I see people highly offended by the “way so and so is” and I want to step in and say, “But look. If you really understood this, that would make sense. At least a little bit. Or maybe it’s just that your assumption would make less absolute sense.” And sometimes getting people to see that their assumptions don’t make absolute sense feels like it would be good progress in the right direction. But…sigh…I don’t think many people agree with me that it would be progress for them to move into the direction of LESS certainty.

I also find myself caught sometimes between people who I love and admire deeply but who stand out as so different, and others who write off those people as weird, or crazy, or ridiculous, or… And I, who loves not standing out, wishes there were a way to be unique or different and not stand out. Wishes, at the very least, that more things about the gloriously varied ways that people are and do made easy sense to other people and didn’t seem strange, odd, or even wrong, just because it (or they) are different.

You know what? The problem isn’t so much, I think, that people don’t understand other people. It’s more that people are quick to understand people only in the categories they already know or understand. They take what, in reality they don’t understand, and make sense of it in ways so that they think they do.

Sometimes I get weary of seeing people pigeonhole other people or situations–making sense of them because that’s easier to do than living with tension or not being able to make sense of. Sometimes I don’t mind trying to cross that gap and help people see what they might be missing by dropping the curtain early.

But, sometimes it’s just easier to live in my own world–seeing what I see, enjoying what I enjoy, loving who I love and holding on to the tensions of people and things I don’t understand. I’m not willing to default to making sense of the tensions just for the sake of my relieving the tension. But I don’t always find it easy to communicate that to other people. And so, sometimes it’s easier just to sit with the different angles I see things from, than trying to talk about how differently I see or understand people or situations that other people have pigeonholed. It’s easier than trying to explain. It’s easier than trying to put into words “another way of looking at it.”

Sigh. Does that make me an introvert?

Sometimes I don’t want to talk about God, either, for the same reason that I don’t always want my friends from different circles to get together (at least not if I’m going to have to hear about it afterwards). It’s not hard for me to see how differently (and why) people see God (or my “strange friends”) differently from how I do.

What’s hard is to try to put into words something bigger or different than the pigeonhole that people put God or some of my friends into, when I see how automatic and easy and firm the pigeonhole is. Sometimes the pigeonhole makes so much sense, in and of itself, and the way I see it–bigger than and outside of the pigeonhole–while it makes sense to me, is admittedly not nearly as satisfactory to other people as the pigeonhole is.

I’m not a debater and I’m not a defender. I know who and what I love. And I feel deeply why I do, and why I can and do still love and admire the people (including God) I do for all of their complicatedness. But sometimes it’s too hard to try to help other people see something else outside of their familiar judgments, which make so much sense to them. Does it matter? Is it even my business to try to clarify or explain or bring to light another perspective than the obvious pigeonhole? Sometimes it feels like it does and is. But I’m not always sure.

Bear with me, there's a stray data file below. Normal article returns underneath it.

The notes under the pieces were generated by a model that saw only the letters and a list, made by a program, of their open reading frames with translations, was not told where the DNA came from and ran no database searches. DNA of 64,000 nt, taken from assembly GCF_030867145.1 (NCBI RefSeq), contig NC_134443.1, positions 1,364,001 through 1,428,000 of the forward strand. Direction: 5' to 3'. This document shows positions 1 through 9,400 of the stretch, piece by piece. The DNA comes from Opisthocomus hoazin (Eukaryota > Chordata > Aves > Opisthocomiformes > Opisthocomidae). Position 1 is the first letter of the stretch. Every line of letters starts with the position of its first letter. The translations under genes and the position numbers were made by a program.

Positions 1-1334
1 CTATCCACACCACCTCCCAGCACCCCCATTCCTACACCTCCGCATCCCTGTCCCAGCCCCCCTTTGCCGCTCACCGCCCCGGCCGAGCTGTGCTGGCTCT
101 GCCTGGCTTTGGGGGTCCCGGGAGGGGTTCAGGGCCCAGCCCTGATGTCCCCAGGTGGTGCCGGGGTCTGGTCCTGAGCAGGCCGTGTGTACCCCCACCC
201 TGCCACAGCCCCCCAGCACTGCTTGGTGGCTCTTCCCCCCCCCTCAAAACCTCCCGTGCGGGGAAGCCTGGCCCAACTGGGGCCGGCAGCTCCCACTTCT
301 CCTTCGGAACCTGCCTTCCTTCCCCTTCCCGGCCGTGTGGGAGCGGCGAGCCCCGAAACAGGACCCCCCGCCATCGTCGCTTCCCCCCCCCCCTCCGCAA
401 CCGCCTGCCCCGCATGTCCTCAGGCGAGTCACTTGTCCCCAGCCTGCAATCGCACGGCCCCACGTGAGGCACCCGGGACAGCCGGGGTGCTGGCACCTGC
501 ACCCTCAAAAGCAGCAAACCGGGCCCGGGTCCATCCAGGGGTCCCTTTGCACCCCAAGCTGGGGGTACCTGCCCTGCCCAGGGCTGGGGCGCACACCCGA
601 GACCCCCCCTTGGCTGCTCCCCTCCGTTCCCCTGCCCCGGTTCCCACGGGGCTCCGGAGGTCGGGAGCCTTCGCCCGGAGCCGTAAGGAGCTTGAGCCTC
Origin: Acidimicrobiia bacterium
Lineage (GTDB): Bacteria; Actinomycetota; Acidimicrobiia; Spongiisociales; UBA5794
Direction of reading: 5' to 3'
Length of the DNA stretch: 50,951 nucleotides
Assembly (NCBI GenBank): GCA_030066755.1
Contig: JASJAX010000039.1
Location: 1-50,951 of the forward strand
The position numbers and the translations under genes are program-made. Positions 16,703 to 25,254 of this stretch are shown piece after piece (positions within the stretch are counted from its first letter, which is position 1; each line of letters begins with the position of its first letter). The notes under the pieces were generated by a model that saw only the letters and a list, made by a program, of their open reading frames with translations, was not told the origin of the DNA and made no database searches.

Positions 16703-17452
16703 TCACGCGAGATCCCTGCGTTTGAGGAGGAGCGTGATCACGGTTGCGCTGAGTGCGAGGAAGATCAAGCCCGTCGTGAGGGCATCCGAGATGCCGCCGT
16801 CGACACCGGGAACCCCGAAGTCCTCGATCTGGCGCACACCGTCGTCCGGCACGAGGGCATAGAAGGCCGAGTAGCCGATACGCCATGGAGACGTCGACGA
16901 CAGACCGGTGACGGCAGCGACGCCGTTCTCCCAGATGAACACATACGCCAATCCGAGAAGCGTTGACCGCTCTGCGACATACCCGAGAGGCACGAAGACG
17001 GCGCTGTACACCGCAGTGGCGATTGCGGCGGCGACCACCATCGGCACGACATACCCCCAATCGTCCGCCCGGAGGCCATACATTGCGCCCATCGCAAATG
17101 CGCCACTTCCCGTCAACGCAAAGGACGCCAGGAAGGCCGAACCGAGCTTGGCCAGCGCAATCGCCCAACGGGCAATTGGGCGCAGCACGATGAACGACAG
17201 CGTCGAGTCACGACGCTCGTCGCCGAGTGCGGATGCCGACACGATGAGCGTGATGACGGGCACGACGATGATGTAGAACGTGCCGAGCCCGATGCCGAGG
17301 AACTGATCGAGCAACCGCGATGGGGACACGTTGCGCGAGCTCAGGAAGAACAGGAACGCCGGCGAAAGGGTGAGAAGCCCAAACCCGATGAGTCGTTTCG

What do you think about that above definition of judgments (and is it just me, but does anyone else think “judgment” needs an “e” after the “g” to make the “g” say it’s softer sound? Or am I trying to pigeonhole English writing to make it more comfortable for me? And if so, what am I missing out on seeing here 🙂 ):

Judgments are the automatic pigeonholing of a person or situation simply because some characteristic is familiar to the observer (so whatever that characteristic meant before it must mean again now).

So what do you think when you read that? Agree? Disagree? Does it make you think of a story in your own life or experience? I love stories. Stories help me sort out my own thoughts better (and right now, you can probably tell, these thoughts aren’t too well sorted out, being pretty much on the emotional soapbox level). And stories give me hooks. And, finally, stories are the best ways I find to think about things from other perspectives (because even in this, I’m sure there is more than just the way I’m looking at it, to look at it.)

In any case, whether you have a story to share along these lines, or any other form of comment, I look forward to hearing your thoughts.

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…You called him an old dead English guy, and he certainly is that. But he’s not just difficult language, and he’s not just elaborate plots that could never really happen. He doesn’t live in my brain. He’s not a man of ideas. He’s a man of feelings. I love him because when I am sad or lonely, or feeling brave or scared, I can always find a character or a play that will talk to me about what I’m feeling, that will help me do a better job with my place in this world.”

(from Set Me Free, by Miranda Beverly-Whittemore, p. 190-191)

Shakespeare doesn’t do that for me. But Langston Hughes does. And the United Methodist Hymnal. And some really good fiction authors. And the book of Job. And Isaiah. And Jeremiah. And Psalms.

Once again, I wonder, if I didn’t have books, if I didn’t live in a world full of literature, where would a visual learner introvert like me find the words I need to connect me to other people, to give expression to the things I feel deep inside of me? Where could I learn and hear things at a pace where my brain can process them without all the other overwhelming social things that interfere with oral learning?

Do I just feel this way because I grew up in a literature-driven culture? Or would I still be the same way–but a little bit lost and a little more out of it and not knowing exactly what it was I was missing–if there were not so many books available for me? Or maybe none at all.